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Learn to create new worlds, both fanciful and totally realistic, in our series on digital matte painting in Adobe Photoshop with David Mattingly, a matte artist for many groundbreaking motion pictures such as Tron and I, Robot. In this installment, he shows you how to set up your palettes and workspace, tone the underlying plate, create silhouettes in your background, and paint in light and other details. Plus, learn to paint waterfalls, smoke, and other elements that make for fascinating movie backdrops.
The next step is to tone your plate, so that the environment more closely matches your idea for your castle concept. I have in mind a castle on on a sea of lava. But right now, this beautiful Caribbean coastline looks very little like that. By toning the plate, I'm going to change this blue ocean into a more threatening red volcanic environment. Turn off the hill that you extracted in the last section, so, we can work on the overall plate. You should start by adding an Adjustment layer.
Adjustment layers are added by clicking on the icon at the bottom of the Layers window that looks like a circle with white at the top and black at the bottom. Adjustment layers offer you most of the controls available in the top menu under Image Adjustments, like curves, levels, hue and saturation and many more. However, Adjustment layers are different from regular image adjustments, in that they are non-destructive. Choose Curves from the Adjustment Layers menu.
The Curve Adjustment layer appears in the Layers tab, and the Curves window appears in the Properties tab. If you don't have the Properties window open, choose it from the Window drop-down menu. We'll use the Curve Adjustment layer as the first pass on toning our plate. You want to make the plate darker overall. So, in the RGB curve, pull the white point down. That crushes all of the bright whites in the water.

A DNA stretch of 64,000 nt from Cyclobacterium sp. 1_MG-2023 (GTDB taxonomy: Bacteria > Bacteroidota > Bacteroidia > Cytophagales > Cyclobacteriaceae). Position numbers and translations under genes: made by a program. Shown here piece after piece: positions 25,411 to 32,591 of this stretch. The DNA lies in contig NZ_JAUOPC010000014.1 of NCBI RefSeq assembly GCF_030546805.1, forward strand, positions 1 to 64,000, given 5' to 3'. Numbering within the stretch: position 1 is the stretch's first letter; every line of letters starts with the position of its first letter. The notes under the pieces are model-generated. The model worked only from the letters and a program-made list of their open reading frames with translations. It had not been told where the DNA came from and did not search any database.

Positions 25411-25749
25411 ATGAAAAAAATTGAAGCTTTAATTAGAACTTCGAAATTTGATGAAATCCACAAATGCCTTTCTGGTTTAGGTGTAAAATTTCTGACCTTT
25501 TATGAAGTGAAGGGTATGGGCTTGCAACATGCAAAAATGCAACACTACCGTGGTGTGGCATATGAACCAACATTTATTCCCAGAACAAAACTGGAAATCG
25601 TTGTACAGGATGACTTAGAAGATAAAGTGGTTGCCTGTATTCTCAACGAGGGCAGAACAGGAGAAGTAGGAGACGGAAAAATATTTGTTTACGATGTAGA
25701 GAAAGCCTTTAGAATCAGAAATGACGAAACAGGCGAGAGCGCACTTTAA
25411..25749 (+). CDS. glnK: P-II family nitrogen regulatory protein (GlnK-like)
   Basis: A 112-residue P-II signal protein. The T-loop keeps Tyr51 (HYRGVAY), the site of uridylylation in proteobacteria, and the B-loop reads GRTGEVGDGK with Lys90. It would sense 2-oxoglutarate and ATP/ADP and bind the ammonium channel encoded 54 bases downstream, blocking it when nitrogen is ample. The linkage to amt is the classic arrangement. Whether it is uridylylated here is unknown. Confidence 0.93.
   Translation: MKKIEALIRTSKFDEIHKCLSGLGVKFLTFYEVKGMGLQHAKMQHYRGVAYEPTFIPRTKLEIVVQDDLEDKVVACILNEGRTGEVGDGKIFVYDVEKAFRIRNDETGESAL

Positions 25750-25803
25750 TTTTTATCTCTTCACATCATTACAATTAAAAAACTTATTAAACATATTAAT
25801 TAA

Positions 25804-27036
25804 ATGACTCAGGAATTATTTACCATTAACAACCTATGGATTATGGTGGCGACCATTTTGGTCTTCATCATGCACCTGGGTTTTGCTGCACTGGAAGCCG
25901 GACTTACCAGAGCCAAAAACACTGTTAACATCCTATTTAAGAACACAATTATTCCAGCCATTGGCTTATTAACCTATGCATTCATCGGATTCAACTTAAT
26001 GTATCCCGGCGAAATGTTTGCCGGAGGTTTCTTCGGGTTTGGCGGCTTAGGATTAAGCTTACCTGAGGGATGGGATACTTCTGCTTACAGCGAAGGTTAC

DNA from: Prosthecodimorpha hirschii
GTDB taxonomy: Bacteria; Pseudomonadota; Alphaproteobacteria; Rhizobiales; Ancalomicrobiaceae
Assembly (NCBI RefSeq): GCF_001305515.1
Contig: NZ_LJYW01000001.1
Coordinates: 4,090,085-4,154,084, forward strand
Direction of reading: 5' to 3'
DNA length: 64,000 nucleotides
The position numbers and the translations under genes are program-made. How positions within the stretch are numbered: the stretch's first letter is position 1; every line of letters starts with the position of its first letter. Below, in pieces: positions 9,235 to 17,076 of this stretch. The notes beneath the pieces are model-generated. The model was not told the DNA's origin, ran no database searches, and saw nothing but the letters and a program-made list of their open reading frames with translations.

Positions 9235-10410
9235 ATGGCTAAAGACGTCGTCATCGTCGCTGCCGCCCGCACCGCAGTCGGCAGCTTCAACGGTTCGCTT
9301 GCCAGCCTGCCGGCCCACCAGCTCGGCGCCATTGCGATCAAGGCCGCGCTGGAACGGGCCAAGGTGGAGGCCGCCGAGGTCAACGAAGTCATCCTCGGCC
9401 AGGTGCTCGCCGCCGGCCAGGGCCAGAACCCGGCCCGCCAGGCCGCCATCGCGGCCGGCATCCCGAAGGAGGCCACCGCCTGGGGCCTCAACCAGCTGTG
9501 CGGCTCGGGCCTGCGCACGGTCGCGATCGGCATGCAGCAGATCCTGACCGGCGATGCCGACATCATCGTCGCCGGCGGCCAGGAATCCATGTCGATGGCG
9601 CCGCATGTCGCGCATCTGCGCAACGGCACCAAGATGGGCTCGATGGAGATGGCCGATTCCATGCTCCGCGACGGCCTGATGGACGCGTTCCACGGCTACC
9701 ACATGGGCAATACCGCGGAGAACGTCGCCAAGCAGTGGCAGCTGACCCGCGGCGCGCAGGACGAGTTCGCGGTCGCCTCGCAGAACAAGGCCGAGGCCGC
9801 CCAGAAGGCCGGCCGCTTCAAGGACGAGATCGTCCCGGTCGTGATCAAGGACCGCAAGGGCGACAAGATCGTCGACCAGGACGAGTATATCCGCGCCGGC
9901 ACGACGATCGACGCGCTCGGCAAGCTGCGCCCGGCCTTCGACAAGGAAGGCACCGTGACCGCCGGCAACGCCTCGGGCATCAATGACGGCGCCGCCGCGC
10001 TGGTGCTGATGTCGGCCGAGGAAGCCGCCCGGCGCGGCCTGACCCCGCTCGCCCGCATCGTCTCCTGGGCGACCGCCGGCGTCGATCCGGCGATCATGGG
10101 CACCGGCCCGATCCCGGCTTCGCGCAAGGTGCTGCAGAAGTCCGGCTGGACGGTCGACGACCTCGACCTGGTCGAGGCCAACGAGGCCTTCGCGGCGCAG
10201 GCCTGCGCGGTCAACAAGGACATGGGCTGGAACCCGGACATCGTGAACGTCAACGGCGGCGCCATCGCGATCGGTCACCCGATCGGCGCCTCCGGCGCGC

Next, click on the middle of the curve and pull down. That darkens all of the mid-tones in the plate. I want to make the plate redder, and get rid of the bright blue-greens of the ocean and the sky. Go to the color channel selector at the top left of the curves window, and select Red. Now, you can adjust the red channel of the plate individually. Since we want the plate to have more red, we will click in the center of the red curve to add a point and then pull up. Anytime you pull up on a curve, it adds more of that color and also lightens the plate.
Next, select the green channel from the Drop-down menu. When we pull down on the green curve, we'll both add the complement of green, which is red, and also darken the plate. I'm also going to pull down on the white point at the top of the green curve, in order to darken the white caps of the ocean. Then pull down on the middle of the curve a little more. The plate is looking very violet and we need to add some yellow to counteract that. Go up to the Channel selector again and select the Blue channel.
To add yellow to the plate, you need to take away blue. So, pull down on the middle of the blue curve, then pull down on the white point of the blue curve to add more yellow to the white caps. If you switch back to the RGB drop down, it shows you all of the adjustments you've made to all of your color channels. Using only this single Adjustment layer curve, we've gone from this to this. Next up, we're going to use layers set to different transfer modes to further tone this plate.
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